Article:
The Acadians were allowed to return after 1764 on humanitarian grounds. They rebuilt their villages in eastern Canada and began rebuilding their culture.

“[The] 300,000 Acadians that you find today in Atlantic Canada speak French on a daily basis and [call] themselves Acadians,” says Basque.

The Musée des Acadiens des Pubnicos et Centre de recherché in Pubnico-Ouest has preserved Acadian history and culture since 1653. It prominently features the Acadian craft of quilting.

“We have workshops and classes that we give to people who are interested in keeping the traditions alive,” says Bernice d’Entremont, museum coordinator.

With new techniques and sewing machines, quilting is not usually done the way it was 350 years ago. But at “Quilting Bees”, d’Entremont and others enthusiastically teach the art of hand quilting to a new generation.

 “There is a pride in doing the quilting and having it displayed,” she explains.

[quote align="center" color="#999999"]In eastern Canada, the Acadian flag proudly flies next to the Canadian flag.[/quote]

Acadian revival

With time, Acadians have become “open-minded.” Basque says that they have proudly adopted Canadian identity. In eastern Canada, the Acadian flag proudly flies next to the Canadian flag.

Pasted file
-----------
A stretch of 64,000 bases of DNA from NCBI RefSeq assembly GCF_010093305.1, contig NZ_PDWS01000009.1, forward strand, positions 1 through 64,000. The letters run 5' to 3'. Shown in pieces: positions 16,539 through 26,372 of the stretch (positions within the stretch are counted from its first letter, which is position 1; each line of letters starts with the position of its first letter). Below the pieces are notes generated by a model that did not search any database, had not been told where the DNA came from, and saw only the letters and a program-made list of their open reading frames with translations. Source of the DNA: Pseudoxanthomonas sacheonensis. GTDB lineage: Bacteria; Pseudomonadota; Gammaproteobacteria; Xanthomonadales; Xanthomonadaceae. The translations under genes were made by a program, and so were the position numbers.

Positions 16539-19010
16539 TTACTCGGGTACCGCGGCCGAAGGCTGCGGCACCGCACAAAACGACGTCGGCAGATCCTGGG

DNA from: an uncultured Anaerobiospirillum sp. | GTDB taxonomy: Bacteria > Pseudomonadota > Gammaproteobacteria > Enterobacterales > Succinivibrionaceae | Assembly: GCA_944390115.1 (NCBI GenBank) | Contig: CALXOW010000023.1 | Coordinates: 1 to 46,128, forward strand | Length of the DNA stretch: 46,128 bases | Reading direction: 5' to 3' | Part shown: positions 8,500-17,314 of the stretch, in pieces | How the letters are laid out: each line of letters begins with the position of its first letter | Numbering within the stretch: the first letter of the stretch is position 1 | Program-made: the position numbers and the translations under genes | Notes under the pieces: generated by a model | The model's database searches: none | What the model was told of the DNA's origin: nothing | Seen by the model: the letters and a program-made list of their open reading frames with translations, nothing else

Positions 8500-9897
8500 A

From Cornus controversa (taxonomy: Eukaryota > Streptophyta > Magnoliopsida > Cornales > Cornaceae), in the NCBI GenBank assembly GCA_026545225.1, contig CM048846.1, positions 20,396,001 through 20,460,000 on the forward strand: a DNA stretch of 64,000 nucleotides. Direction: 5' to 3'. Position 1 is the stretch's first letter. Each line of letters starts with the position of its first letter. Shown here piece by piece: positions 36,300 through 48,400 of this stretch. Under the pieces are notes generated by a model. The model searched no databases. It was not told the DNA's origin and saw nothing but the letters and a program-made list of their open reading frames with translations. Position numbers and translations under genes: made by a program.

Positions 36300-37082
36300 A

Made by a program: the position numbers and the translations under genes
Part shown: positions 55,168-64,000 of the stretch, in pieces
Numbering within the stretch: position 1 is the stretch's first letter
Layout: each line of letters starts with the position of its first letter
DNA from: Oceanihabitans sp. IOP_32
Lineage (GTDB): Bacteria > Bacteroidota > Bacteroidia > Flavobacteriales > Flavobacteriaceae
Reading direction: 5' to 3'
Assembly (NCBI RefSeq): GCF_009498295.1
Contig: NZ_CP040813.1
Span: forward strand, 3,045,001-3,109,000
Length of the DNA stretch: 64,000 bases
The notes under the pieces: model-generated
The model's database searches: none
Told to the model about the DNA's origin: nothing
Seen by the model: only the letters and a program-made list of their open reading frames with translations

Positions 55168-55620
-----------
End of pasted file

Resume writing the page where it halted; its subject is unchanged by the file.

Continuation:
Basque adds, “Canadian identity is very elastic.”

Now many Acadians work at the international level with Francophone organizations that focus on the youth. Association acadienne des artistes professionnel.le.s du Nouveau-Brunswick supports individual, French-speaking artistes and collectives.

The association, through its immigration initiatives, invites people to delve into Acadian artisan and take missions to other countries. 

René Cormier, president of the Société nationale de l’Acadie says, “We go to promote this region as the real region; we bring with us artists so the people of other countries can see, hear and feel what we are.”

They organize the World Acadian Congress every five years, which invites people from all over the world. The objective is to promote Acadian culture as an active and present part of the Canadian community.

“Our objective is to contribute to the development of Canada — what Acadian people can bring through the development of our culture,” says Cormier.